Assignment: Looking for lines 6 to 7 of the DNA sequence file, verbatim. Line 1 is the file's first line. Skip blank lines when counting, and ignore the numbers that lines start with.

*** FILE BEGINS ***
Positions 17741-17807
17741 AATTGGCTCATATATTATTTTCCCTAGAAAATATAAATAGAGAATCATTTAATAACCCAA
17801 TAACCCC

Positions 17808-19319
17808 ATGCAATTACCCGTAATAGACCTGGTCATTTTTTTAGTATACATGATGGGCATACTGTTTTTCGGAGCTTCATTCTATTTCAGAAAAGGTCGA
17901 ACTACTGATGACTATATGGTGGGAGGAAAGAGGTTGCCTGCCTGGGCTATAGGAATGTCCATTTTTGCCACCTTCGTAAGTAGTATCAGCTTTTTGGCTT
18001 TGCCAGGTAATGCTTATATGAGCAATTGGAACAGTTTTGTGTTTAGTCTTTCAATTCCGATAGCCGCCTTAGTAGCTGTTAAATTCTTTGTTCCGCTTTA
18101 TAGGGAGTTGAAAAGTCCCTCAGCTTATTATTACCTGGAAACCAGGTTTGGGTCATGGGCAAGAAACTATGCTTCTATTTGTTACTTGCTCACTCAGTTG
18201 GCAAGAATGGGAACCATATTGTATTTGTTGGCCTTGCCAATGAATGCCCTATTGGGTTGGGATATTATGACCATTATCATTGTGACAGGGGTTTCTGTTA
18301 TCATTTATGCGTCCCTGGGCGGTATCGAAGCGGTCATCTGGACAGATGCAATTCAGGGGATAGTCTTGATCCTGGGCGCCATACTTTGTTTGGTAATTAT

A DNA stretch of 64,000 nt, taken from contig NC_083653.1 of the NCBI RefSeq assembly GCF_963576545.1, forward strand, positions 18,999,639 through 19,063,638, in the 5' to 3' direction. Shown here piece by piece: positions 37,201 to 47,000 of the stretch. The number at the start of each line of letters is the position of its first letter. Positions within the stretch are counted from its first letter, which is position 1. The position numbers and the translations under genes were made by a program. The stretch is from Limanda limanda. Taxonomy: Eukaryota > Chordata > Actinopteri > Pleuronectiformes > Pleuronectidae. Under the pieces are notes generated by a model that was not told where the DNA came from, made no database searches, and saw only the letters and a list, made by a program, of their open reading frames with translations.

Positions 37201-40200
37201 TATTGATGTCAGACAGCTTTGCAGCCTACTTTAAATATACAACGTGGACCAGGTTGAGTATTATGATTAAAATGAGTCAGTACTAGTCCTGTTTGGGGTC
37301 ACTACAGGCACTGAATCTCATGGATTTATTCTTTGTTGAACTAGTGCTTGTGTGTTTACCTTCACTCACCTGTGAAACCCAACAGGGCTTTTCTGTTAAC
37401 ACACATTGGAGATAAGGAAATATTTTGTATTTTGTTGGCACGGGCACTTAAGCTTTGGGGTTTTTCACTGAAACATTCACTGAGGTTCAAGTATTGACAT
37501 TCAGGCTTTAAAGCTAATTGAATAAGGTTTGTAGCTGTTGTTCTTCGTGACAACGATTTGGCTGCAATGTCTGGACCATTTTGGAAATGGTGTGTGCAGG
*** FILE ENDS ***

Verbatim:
17901 ACTACTGATGACTATATGGTGGGAGGAAAGAGGTTGCCTGCCTGGGCTATAGGAATGTCCATTTTTGCCACCTTCGTAAGTAGTATCAGCTTTTTGGCTT
18001 TGCCAGGTAATGCTTATATGAGCAATTGGAACAGTTTTGTGTTTAGTCTTTCAATTCCGATAGCCGCCTTAGTAGCTGTTAAATTCTTTGTTCCGCTTTA